Why is the weight of the rocket important for space flight?

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Why is the weight of the rocket important for space flight?

The Indian Space Research Organization (ISRO) passed a significant milestone with the successful launch of the LVM3 M2/OneWeb India-1 mission on Sunday. The LVM3 rocket carried a payload of about 6 tons into low earth orbit. This is the largest payload put into space by an ISRO mission to date. The success of the flight not only confirmed that ISRO’s most advanced rocket, his LVM3 rocket, is viable for long-awaited missions like Gaganyaan, but it also has a serious impact on the mass satellite launch market. Strengthened his ISRO claim as a player.

Few countries can launch satellites weighing more than 2 tons. Until recently, even ISRO used the service of Ariane rockets from Europe to launch heavy satellites. The LVM3 rocket, formerly known as the GSLV Mk-III, will end that dependency and will also be the vehicle for more ambitious parts of India’s space program (crew missions, moon landings and space exploration) in the near future.

Indian Missile

India currently has three operational rockets. It is Polar Satellite Launch Vehicle or PSLV and comes in several versions. Geostationary satellite rocket or GSLV Mk-II. Rocket Mark-3 or LVM3.
The PSLV is the most widely deployed, having completed 53 successful missions since 1993. His only failed PSLV flight is two.

In addition, ISRO is working on the development of Reusable Rocket Vehicles (RLV). Unlike other rockets, RLVs do not end up in space as debris. Instead, it can be brought back and refurbished for multiple uses.
India currently has three operational rockets. It is Polar Satellite Launch Vehicle or PSLV and comes in several versions. Geostationary satellite rocket or GSLV Mk-II. Rocket Mark-3 or LVM3. heavy missile

GSLV-MkII missiles have been used in 14 missions, four of which have failed, most recently last August. I have flown the LVM3 five times, including the Chandrayaan 2 mission, and it has never disappointed.

LVM3 is the culmination of over 30 years of effort to create rockets that can carry heavier payloads and reach deeper into space. These requirements not only lead to a significant increase in rocket size, but also require changes in the engines and fuel types used.

Rockets are very inefficient means of transportation compared to vehicles operating on land or water. Passengers (or payload) make up only 2-4% of the rocket’s weight. 80-90% of the launch weight of a space mission is fuel or propellant. This is due to the uniqueness of space travel, which involves defying massive gravity.

For example, the LMV3 rocket has a launch mass of 640 tons, but can carry only 8 tons to Low Earth Orbit (LEO), about 200 km above the Earth’s surface. A more distant geostationary transfer orbit (GTO) – at a distance of about 35,000 km from Earth – can carry much less, only about 4 tons. However, the LMV3 is not particularly weak compared to missiles used by other countries and space companies for similar tasks.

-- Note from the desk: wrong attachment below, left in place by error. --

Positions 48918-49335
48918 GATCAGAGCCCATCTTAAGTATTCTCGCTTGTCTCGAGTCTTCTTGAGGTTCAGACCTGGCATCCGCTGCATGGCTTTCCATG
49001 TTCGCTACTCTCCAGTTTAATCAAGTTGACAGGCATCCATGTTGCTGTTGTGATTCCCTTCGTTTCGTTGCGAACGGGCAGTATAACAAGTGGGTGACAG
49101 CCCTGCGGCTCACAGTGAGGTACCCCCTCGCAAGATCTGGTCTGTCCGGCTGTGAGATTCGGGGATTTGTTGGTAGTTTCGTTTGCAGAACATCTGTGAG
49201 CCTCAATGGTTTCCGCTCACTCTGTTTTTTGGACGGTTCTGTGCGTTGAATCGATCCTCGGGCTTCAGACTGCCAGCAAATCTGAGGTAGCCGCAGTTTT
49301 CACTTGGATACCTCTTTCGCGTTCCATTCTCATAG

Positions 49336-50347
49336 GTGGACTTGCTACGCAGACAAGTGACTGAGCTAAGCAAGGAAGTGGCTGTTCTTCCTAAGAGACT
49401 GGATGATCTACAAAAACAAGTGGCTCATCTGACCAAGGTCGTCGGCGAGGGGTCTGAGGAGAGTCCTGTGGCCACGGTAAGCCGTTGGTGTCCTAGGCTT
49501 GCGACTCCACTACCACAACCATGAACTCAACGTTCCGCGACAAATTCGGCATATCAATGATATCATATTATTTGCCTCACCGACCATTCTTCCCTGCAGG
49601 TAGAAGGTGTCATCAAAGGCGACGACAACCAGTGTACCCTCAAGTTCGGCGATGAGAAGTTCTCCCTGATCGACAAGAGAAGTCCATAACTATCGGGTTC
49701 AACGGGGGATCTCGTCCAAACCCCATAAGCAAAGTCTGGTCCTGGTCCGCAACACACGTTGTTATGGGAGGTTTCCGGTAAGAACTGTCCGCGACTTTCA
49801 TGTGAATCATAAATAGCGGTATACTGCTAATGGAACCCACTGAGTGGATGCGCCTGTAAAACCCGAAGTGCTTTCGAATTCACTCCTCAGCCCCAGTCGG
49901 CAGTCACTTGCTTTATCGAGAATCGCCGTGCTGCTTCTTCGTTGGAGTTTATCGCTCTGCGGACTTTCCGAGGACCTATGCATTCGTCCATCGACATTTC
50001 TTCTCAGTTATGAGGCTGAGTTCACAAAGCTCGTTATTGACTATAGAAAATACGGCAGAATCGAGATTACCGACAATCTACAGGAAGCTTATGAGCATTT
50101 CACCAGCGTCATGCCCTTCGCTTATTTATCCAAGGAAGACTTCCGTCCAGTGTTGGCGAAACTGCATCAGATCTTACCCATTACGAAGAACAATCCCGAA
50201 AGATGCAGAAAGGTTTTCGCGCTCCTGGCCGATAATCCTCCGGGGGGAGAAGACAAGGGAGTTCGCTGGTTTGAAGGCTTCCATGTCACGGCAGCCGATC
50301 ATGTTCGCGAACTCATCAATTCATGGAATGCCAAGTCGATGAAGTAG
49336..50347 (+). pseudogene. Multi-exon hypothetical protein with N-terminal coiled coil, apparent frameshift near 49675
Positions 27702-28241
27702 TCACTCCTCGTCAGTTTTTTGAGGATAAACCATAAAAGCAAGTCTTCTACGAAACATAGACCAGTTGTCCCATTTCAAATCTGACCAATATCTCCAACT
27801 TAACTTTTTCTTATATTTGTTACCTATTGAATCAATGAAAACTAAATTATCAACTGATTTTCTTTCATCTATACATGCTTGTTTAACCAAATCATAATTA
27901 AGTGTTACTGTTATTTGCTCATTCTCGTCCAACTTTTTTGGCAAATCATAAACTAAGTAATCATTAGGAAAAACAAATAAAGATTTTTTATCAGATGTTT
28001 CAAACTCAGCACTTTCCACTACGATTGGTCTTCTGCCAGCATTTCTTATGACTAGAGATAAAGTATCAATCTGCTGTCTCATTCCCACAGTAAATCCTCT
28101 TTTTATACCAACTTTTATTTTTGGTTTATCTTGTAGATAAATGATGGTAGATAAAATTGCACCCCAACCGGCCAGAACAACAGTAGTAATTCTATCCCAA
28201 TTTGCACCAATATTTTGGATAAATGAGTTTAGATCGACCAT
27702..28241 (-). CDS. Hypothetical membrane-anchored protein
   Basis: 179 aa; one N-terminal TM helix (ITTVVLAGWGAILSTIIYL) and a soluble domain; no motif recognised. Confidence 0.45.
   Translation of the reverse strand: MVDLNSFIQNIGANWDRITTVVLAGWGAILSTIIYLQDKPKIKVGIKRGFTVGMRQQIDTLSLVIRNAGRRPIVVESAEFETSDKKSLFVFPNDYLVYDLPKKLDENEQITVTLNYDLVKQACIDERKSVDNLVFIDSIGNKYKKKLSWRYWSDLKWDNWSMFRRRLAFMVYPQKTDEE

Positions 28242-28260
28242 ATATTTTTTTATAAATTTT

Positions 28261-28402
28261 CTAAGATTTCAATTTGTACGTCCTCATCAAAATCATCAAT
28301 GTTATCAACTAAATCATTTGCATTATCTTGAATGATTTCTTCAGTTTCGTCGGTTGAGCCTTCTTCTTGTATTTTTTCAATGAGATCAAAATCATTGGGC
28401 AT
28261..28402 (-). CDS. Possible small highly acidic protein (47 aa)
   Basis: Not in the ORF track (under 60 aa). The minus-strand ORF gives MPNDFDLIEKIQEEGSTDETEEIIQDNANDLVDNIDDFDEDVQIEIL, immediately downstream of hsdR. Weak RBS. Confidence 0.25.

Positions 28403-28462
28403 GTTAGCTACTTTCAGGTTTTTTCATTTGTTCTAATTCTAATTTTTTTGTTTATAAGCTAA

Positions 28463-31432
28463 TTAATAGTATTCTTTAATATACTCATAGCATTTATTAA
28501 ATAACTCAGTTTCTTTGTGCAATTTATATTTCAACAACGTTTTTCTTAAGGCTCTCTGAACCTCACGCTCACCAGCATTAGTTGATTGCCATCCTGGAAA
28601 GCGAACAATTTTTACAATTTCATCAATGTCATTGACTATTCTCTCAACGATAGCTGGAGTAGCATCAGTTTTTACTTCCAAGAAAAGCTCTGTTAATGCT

The Ariane 5 rocket, previously widely used by ISRO for heavy payloads, has a launch mass of 780 tons and can carry 20 tons of payload to low earth orbit and 10 tons to his GTO. SpaceX’s Falcon Heavy rocket, said to be the most powerful new rocket, weighs over 1,400 tons at launch and can carry a payload weighing only about 60 tons. The PSLV is the most widely deployed, having completed 53 successful missions since 1993. His only two failed PSLV flights.

Rocket size is determined by the target in space the rocket is aimed at, the type of fuel used (solid, liquid, cryogenic, mixed), and the size of the payload. Choosing two of these variables severely limits the flexibility of the third. This is a predicament commonly referred to in the space community as “the tyranny of the rocket equation.” Not surprisingly, most of the rocket’s energy is expended on its journey to low Earth orbit. Gravity is strong here. Further travel into space is much smoother and requires much less energy. In fact, it takes half as much energy for a rocket to travel from LEO to the Moon (a trip of about 4 million km) as from Earth to LEO (about 200 km). For this reason, it is often said that the giant leap for mankind was not to set foot on the moon, but to reach LEO.

For space missions to the Moon, Mars, or other celestial bodies, the target’s gravity also comes into the equation. Achieving such a goal takes more energy than simply reaching space orbit to deploy a satellite.
The efficiency of the fuel used is another constraint on rocket flight. Several chemicals are used as rocket propellants. They provide different propulsion. Most modern rockets use multiple sets of propellants to power different stages of flight and optimize results. For example, the LMV3’s booster contains solid fuel to provide additional thrust during the liftoff, liquid phase, and cryogenic phases. Innovative Engineering

With aspirations of establishing a permanent facility on the Moon and sending people to Mars and beyond, rockets would need to transport an increasing amount of cargo into space. However, rockets have a very limited capacity. To achieve the goals of next missions, two different engineering advances can be used. Multiple journeys can be made by the rockets, each carrying pieces of larger structures that can be put together in space. The International Space Station and several similar structures were constructed in this manner.

The other is the potential for using on-site resources on the Moon and Mars. In fact, all next Moon missions are focused on investigating this possibility.

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